Occasionally patients in the ER exhibit rhythms that we find slightly concerning – you know what I’m talking about - A-fib, V-tach, Asystole, V-fib.
Well today I wanted to talk about ventricular fibrillation and how sometimes people just won’t convert or they convert and decide not to maintain an acceptable rhythm - the kind of rhythm their parents would be proud of, you know? Instead they live in their parent's basement and continue rebelling against normal hemodynamic stability. Some people call it a phase but after at least 3 defibrillation attempts, 3 mg of epi, and 300mg of amiodarone, and 10 minutes of CPR, ITS REFRACTORY V-FIB.
You can throw joules upon joules at these people until you feel like…
That's a Pikachu for all of the octogenarians in the room. Its funny because it shocks things with electrici....ah oh well its too much to explain. Moving on.
After a prolonged code where it feels like Thor’s hammer of code cart driven medical justice has still had no effect upon the situation and you are out of options, you, the astute clinician, have another trick up your sleeve:
ESMOLOL. Now the idea of using a beta-blocker is to quell the CATECHOLAMINE STORM currently creating a synergistic cyclone within your patient’s body. This storm increases myocardial oxygen requirements, ischemic injury, lowers Vfib threshold, and disrupts myocardial function. Esmolol is nice because it works quickly and has a short half life in the event that you have severely miscalculated.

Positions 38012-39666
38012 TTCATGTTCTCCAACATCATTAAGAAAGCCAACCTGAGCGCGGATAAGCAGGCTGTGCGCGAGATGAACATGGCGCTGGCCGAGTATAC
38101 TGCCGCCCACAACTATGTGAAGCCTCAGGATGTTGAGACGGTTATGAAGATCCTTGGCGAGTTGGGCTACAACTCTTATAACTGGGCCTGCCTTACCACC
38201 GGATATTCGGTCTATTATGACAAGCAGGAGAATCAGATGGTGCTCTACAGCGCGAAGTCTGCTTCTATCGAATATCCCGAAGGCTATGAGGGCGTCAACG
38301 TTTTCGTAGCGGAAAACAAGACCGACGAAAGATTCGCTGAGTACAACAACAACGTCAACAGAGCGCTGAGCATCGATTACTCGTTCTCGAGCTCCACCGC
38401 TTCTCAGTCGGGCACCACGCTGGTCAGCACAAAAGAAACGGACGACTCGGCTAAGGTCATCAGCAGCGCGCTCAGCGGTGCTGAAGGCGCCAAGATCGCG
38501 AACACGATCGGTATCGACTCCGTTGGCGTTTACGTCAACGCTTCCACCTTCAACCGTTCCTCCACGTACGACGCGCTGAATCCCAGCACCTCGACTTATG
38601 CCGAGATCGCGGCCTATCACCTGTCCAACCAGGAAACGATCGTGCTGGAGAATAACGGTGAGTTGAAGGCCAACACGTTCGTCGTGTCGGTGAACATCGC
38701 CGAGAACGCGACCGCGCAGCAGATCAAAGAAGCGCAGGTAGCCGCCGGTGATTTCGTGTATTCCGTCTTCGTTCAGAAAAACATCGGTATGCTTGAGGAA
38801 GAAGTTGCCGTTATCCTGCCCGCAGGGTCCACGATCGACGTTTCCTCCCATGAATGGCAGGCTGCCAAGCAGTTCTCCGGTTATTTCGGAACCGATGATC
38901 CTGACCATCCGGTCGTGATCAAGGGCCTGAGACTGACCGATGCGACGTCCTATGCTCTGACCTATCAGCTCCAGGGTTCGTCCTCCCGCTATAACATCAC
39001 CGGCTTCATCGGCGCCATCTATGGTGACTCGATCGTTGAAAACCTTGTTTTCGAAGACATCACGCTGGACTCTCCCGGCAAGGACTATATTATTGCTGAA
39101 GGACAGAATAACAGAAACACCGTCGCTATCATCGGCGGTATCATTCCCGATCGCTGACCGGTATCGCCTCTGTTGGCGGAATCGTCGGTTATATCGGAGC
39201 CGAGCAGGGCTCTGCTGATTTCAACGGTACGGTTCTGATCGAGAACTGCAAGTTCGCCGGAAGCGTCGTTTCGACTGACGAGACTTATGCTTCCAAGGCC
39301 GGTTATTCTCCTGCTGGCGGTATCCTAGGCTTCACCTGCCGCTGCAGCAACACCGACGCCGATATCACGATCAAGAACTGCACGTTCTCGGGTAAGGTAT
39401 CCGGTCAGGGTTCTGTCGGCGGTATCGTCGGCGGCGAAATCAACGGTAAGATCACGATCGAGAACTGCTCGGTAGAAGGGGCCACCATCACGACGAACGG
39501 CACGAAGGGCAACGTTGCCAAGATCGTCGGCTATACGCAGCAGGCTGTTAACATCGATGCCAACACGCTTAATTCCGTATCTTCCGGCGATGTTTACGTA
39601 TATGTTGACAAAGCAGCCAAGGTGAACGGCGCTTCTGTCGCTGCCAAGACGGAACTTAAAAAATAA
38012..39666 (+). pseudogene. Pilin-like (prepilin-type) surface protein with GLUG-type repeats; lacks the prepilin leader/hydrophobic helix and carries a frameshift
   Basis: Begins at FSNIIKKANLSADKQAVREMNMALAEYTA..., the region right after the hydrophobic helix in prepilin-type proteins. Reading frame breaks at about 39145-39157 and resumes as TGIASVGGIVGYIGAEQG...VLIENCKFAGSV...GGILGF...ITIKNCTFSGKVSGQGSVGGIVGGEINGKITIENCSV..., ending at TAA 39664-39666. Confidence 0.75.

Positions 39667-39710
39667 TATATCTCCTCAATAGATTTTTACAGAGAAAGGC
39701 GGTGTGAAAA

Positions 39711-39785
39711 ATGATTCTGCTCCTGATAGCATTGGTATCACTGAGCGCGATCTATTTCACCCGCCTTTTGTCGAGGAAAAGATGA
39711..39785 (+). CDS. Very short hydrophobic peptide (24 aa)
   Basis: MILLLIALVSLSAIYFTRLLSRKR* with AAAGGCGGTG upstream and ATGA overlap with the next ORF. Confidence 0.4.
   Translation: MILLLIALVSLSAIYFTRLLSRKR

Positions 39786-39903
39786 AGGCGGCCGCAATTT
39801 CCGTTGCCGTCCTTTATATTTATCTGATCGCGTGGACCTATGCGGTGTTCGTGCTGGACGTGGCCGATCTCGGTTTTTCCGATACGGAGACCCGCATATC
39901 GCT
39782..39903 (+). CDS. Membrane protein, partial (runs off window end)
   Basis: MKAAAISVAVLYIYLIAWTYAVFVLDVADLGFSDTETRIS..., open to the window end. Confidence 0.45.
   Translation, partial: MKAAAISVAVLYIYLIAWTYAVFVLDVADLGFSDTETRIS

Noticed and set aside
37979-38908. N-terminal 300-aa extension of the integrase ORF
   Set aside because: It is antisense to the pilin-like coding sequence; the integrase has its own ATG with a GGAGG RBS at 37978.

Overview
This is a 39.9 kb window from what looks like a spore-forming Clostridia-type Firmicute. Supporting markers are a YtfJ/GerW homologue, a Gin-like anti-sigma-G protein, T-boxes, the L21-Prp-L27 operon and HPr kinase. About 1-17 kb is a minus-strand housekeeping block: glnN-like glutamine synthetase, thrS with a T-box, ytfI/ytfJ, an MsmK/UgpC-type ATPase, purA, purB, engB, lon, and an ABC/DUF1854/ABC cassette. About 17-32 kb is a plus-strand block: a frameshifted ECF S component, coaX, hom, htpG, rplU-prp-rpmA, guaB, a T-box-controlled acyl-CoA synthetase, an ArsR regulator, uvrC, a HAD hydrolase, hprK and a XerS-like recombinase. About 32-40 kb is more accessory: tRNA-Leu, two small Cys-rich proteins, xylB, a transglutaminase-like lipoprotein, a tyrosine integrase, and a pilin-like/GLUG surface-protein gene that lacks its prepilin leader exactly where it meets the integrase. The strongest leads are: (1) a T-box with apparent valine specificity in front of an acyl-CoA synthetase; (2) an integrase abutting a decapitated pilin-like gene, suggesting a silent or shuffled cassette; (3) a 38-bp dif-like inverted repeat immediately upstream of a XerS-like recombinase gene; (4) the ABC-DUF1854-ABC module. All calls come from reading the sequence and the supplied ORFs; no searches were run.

A study by Driver et al. from 2014 used a loading dose of 500 mcg/kg bolus followed by an infusion. 50% of patients (3 out of 6) who received esmolol survived to discharge with favorable neurologic outcome. ALL SIX OF THEM ACHIEVED SOME ROSC. This is opposed to 11% survival (2 out of 19) of the control group who received no esmolol.
Like all medical studies where your patients are extremely critical and essentially moribund with an uncommon presentation, the quantity of patients included is weak.
Another group in Korea (Lee et al.) published a study in 2016 that compared 16 refractory VF patients who received esmolol versus 25 who did not and found higher rates of temporary ROSC, sustained ROSC, and survival to the ICU. These studies are promising and hopefully more are on the way.
What's your point? These refractory VF patients likely need a cardiac catheterization more than anything else. The more you can do in the ER to stabilize them to revascularization of the vessel that precipitated their refractory VF electrical storm, the better. Esmolol should be a strong consideration in these rare situations.
Learn more: https://empharmd.blogspot.com/2017/03/revisiting-esmolol-for-refractory.html?m=1
Driver BE, Debaty G, Plummer DW, Smith SW. Use of esmolol after failure of standard cardiopulmonary resuscitation to treat patients with refractory ventricular fibrillation. Resuscitation. 2014;85:1337-1341.
Lee YH, et al. Refractory ventricular fibrillation treated with esmolol. Resuscitation. 2016;107:150-155.